You can list the certificates for the site CA using the following command:

[root@ca ~]# site-pki cert-find

Certificate Revocation

You can revoke certificates from the site CA using the following command:

[root@ca ~]# site-pki cert-revoke <CERT ID>

IMPORTANT: Take care not to revoke any certificate below ID 0x9 since those are internal subsystem certificates and may cause issues.

OCSP Validation

There is an OCSP endpoint attached to all CA systems automatically. To validate that OCSP is working properly for the site CA, you can use the following command:

[root@ca ~]# OCSPClient -d ~/.dogtag/simp-site-pki/ca/alias -h `hostname -f` \
  -p 8080 -t /ca/ocsp --serial 1 -vv -c caadmin

If that works, then you can try an external query by pulling the OCSP endpoint out of a generated certificate as follows:

[root@ca ~]# openssl ocsp -issuer site-pki-ca-chain.pem -cert to_verify.pem \
  -text -url `openssl x509 -noout -ocsp_uri -in to_verify.pem`

Certificate Problem Debug

Debugging the reason a certificate request failed can be challenging. This section contains a few notes to aid in that debug.

  • The dogtag server logs for a CA are found at /var/log/pki/<CA name>/ca

    • The system log will contain any enrollment error message.

    • The debug file will contain hex dumps of DER-encoded request messages. You can print those request messages out as follows:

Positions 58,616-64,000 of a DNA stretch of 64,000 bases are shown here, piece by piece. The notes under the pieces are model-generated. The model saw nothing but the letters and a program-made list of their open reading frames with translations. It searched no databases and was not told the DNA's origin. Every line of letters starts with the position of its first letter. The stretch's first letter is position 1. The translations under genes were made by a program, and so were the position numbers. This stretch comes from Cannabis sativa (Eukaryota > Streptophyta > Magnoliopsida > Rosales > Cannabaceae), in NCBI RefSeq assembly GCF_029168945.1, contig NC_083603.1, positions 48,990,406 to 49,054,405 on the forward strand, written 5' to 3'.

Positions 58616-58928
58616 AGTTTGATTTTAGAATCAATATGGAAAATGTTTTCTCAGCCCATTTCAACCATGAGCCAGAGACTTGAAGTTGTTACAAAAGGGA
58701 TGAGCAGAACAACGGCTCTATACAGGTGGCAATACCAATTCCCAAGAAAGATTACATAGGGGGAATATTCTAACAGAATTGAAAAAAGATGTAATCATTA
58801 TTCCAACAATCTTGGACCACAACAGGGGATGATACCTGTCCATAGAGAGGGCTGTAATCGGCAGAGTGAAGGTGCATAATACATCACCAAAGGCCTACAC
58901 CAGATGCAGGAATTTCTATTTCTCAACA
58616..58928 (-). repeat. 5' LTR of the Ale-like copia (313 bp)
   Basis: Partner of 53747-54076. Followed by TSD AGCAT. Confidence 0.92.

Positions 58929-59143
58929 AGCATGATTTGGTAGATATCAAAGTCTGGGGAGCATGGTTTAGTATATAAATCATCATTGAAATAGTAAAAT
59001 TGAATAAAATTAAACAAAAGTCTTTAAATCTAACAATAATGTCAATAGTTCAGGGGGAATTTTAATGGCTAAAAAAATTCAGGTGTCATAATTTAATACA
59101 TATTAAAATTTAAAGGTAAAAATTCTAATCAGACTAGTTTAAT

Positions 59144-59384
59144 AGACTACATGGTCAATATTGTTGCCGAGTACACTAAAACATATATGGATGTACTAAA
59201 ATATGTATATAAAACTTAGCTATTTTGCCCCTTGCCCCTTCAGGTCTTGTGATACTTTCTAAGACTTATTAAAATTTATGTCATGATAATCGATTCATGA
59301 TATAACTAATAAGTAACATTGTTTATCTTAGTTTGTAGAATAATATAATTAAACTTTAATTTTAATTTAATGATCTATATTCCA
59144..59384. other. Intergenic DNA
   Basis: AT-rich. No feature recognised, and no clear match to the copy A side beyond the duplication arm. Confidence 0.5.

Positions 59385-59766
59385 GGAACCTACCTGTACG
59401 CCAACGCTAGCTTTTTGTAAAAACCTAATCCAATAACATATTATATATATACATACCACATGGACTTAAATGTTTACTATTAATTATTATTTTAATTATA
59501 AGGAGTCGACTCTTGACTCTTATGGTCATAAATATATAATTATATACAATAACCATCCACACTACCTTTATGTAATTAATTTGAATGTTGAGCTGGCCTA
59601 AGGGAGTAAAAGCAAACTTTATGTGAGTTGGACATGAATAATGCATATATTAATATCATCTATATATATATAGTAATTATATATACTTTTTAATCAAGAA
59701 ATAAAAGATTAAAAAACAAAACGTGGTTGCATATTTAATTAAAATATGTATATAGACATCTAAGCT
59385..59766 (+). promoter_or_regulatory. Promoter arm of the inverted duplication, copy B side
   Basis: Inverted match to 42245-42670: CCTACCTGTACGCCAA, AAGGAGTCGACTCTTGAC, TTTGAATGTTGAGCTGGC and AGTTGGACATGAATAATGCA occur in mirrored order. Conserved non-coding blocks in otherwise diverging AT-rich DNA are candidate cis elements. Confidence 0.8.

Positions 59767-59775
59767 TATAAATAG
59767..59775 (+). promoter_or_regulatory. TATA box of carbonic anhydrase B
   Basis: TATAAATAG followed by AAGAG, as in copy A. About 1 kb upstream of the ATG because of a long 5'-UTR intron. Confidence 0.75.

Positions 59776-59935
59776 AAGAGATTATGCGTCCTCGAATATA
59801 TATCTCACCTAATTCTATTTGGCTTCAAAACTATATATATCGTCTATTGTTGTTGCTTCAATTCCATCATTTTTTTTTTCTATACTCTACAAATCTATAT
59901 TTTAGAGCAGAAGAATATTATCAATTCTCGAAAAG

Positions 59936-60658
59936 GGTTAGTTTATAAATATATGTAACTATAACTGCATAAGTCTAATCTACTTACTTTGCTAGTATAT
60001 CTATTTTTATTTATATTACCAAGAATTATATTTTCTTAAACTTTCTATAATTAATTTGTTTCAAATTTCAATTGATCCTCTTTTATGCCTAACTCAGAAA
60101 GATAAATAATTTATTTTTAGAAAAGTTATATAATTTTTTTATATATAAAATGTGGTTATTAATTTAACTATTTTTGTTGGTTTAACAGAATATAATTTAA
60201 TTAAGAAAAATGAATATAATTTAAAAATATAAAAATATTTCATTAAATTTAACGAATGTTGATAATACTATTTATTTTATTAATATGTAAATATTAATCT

1. Copy the hex dump of a single request to a file named debug_snippet.

      2. Create a DER-formatted file from that hex dump by executing the following Ruby code:'debug.req', 'w'){|fh| fh.puts ['debug_snippet').gsub("\n",' ').gsub(' ','')].pack('H*') }
      3. Use openssl to inspect the file contents:

        openssl req -inform DER -in debug.req -text
  • If you see "CEP Enrollment: CRS enrollment failed: Could not post new request. Error Invalid Credential" in the CA server system log, the wrong password was used for the SCEP request. Verify a one time password for the client is set in /var/lib/pki/<CA name>/ca/conf/flatfile.txt on the CA server and that the specified password matches the one used in the certificate request.

  • If you see "sscep: wrong (or missing) MIME content type" from the scep enroll command or "Couldn't handle CEP request (PKCSReq) - Could not unwrap PKCS10 blob: DerValue.getDirectoryString: invalid tag" in the CA server system log, the SCEP one time password may contain characters disallowed by the underlying software (e.g., an underscore). Per RFC 2985, these passwords must be of X.520 type DirectoryString, which is comprised of UTF-8 encoded Unicode characters. However, the validation software may impose additional restrictions.

  • If you see "CEP Enrollment: Enrollment failed: user used duplicate transaction ID." in the CA server system log, that means you need to regenerate your client private key.

Directory Operations

The administrative DN for 389ds consists of the value in simp_pki_service::pki_security_domain appended with Directory Manager.

By default, to access the 389ds configuration, you would use the following:

[root@ca ~]# ldapsearch -H ldap://localhost:389 -y $HOME/.dogtag/generated_configs/ds_pw.txt \
  -D "cn=SIMP Directory Manager" -s base -b "cn=config"


Please read our Contribution Guide.

If you find any issues, they can be submitted to our JIRA.

System Integrity Management Platform